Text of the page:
Civil Engineering

 

First Advisor

Dr. Ayse Kilic

Date of this Version

Spring 4-13-2018

Citation

Sukmahartati and Kilic (2018)

Comments

A THESIS Presented to the Faculty of The Graduate College at the University of Nebraska In Partial Fulfillment of Requirements For the Degree of Master of Science, Major: Environmental Engineering, Under the Supervision of Professor Ayse Kilic. Lincoln, Nebraska: April, 2018

Copyright 2018 Putri B. Sukmahartati

Abstract

Global warming has become an environmental concern over the past several decades and its impact on the water cycle is very crucial to the well-being of the human population. In the hydrological cycle, water evaporates by the heat of the sun and atmosphere, where it is accumulated in the atmosphere via clouds and it then falls as rain. With warmer temperatures, more intensive evaporation and downpours occur. In addition, impervious surfaces are increasing as a result of urban development. Those surfaces cause more water to flow faster into open water bodies, creating more extensive flooding, and additionally reducing water quality. In this study, the amount of runoff volume (streamflow) that can be reduced by harvesting rainfall in residential systems is explored. Rainfall harvesting can be accomplished by installing storage tanks under roofs of residential homes. The harvested rainwater can be later used to augment domestic water demands. It also reduces the peaks of storm runoff, thereby reducing downstream flooding. The investigation on the impact of rainfall storage has been done using the USDA-Soil Conservation Service Curve Number (SCS-CN) method that estimates rainfall-runoff as a function of the imperviousness of the land surface, including structures. Soil maps, land use/land cover, and precipitation data were used as input to the process. Surabaya is the second largest city in Indonesia, with a 2.843 million population based on 2017 demographics. The city has large residential areas as noted from land use/land cover maps. The buildings that cover this city can be a promising opportunity to harvest the rainfall, and supports water management in Surabaya. One of the objectives of this study was to develop and assign rainfall-runoff curve numbers based on fractions of lawn, buildings and other impervious systems to residential, government and commercial buildings with and without rainfall harvesting practices. These developments can help to model suitable rainwater harvesting potentials for the future.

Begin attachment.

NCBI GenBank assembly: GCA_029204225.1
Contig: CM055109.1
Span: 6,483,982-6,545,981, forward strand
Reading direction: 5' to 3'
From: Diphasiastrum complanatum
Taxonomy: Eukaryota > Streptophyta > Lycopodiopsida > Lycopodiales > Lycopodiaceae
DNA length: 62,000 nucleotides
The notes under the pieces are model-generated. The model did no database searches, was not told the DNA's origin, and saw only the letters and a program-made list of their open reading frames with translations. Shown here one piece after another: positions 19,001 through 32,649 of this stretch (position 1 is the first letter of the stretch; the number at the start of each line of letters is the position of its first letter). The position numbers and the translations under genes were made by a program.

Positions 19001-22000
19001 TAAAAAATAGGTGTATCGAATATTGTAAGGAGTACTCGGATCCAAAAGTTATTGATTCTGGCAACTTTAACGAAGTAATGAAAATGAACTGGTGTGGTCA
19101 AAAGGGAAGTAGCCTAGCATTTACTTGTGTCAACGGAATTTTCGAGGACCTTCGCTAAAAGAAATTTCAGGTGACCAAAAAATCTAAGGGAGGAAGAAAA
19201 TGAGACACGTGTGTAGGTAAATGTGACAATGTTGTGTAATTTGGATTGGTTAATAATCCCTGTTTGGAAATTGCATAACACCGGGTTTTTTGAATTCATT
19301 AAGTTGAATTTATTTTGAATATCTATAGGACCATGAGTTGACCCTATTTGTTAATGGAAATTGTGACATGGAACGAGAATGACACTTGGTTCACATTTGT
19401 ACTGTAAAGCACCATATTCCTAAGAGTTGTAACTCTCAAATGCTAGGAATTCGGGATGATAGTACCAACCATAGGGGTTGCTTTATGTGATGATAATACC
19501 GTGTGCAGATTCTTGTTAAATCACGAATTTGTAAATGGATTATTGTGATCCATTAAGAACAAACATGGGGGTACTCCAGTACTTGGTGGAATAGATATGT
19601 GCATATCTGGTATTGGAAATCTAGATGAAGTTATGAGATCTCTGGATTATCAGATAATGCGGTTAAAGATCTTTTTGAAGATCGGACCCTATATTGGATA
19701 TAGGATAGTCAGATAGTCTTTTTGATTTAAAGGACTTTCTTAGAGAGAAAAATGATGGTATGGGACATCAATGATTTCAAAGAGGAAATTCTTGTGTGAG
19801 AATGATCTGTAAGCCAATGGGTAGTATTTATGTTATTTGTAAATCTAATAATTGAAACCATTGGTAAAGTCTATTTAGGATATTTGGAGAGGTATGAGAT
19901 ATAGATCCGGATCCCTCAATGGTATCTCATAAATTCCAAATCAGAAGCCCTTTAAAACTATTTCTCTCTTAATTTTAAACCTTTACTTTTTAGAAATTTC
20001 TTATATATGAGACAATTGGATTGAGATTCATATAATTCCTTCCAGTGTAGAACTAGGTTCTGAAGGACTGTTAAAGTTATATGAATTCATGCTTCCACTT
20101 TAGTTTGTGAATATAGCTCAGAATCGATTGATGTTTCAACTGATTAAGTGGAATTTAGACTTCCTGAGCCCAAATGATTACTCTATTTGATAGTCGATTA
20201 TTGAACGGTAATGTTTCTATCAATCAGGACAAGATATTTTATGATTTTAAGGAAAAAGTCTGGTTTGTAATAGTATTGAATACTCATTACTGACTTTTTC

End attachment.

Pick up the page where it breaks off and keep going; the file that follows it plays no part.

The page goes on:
Advisor: Ayse Kilic

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